April 2, 2012
The Externality costs of Environment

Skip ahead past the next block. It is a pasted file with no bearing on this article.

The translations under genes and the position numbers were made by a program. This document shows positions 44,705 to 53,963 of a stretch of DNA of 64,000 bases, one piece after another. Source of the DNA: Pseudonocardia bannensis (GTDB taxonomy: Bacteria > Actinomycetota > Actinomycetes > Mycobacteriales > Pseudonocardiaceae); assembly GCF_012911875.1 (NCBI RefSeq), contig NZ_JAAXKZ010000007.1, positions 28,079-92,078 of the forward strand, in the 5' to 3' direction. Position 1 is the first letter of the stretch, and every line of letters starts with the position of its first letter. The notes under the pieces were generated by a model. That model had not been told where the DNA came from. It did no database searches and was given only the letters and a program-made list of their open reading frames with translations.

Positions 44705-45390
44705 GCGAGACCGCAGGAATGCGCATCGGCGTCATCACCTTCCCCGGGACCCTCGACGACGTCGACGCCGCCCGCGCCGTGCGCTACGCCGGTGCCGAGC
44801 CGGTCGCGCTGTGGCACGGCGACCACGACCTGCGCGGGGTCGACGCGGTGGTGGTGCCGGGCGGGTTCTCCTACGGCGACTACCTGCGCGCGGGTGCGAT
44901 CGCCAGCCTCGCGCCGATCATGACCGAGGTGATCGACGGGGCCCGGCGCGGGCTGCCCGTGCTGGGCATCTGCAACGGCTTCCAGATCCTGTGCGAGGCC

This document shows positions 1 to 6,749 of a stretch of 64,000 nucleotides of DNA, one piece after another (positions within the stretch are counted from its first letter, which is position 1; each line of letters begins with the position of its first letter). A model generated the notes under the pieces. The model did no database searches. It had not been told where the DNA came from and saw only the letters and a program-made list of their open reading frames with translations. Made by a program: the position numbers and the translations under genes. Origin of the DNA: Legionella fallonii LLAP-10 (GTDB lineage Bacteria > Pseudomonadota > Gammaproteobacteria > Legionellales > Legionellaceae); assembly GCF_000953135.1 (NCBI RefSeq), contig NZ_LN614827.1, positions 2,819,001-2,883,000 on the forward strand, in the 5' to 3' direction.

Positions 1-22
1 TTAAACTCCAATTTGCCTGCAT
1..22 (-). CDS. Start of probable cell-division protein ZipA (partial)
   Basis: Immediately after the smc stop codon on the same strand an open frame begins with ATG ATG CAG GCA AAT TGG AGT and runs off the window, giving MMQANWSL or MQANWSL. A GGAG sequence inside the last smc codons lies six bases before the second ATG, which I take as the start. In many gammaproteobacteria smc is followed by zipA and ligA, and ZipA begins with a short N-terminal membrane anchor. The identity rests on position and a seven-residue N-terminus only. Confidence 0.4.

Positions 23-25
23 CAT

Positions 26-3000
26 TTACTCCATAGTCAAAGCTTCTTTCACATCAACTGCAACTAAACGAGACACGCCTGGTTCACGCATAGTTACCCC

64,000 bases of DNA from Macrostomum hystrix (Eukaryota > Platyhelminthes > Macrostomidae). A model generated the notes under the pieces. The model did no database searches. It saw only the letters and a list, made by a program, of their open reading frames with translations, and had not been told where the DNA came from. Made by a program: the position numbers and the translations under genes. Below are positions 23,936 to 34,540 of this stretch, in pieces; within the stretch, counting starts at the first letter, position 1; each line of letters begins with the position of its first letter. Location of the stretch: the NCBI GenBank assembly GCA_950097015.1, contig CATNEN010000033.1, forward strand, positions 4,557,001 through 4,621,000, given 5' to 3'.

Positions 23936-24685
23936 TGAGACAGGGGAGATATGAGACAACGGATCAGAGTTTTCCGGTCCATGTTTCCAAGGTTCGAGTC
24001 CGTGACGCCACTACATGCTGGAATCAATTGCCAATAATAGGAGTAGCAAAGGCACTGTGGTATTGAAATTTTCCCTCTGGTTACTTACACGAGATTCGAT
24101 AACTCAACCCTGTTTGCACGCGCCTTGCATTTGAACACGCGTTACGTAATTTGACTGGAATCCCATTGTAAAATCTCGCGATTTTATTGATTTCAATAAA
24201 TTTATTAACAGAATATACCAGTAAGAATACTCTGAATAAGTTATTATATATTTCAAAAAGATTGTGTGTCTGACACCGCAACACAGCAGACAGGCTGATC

As we all start our day in the morning, the first thing we do is step outside and watch the sky or the colored sun. However, we tend to forget that we don’t actually get to see the natural colors of the sun through all the layers of pollution within the air. We are not just deprived of seeing this beautiful sight but also there is an increase in diseases, infections and death that is caused by pollution. One such pollution is air pollution, which is the presence in the atmosphere of harmful gases, liquids, or solids. Today we live and work in a world driven by a fossil fueled economy. The cars and other forms of transport that we run on are primarily on gasoline derived from oil. Our homes and work places stay heated and cooled using electricity generated by utilities heavily dependent on coal. Many air pollution issues such as climate change, acid rain and smog are directly related to our energy choices. Solutions to air quality issues range from calls for greater energy efficiency to increased reliance on renewable energy sources to more stringent pollution control regulations. According to the article in greennature.com, “The most publicized issue of externalities today is probably the issue of second hand smoke. Smokers, so the logic goes, harm not only themselves, but also others who breathe their smoke second hand, when they smoke inside poorly ventilated buildings. This would be considered a negative externality.” Even though smokers gain the pleasure from smoking, others have to pay for this gain of pleasure as a cost. When one calculates the cost of negative externalities, it often starts by organizing the costs along three broad areas which are security, environment, and health. According to the article in greennature.com, “Dependence on fossil fuels also creates a variety of negative environmental externalities. For example, fossil fuel energy production is...